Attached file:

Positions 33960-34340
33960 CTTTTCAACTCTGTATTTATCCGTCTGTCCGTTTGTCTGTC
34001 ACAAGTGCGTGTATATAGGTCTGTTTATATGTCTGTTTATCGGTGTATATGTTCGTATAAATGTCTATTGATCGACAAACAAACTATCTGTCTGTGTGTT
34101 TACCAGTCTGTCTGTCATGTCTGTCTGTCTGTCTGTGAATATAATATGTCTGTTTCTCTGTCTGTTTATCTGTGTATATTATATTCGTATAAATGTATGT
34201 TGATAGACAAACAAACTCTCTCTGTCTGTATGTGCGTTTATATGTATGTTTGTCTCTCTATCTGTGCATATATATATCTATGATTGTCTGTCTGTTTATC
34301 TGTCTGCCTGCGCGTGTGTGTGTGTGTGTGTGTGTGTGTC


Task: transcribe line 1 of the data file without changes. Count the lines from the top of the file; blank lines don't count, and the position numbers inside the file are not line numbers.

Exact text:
Positions 33960-34340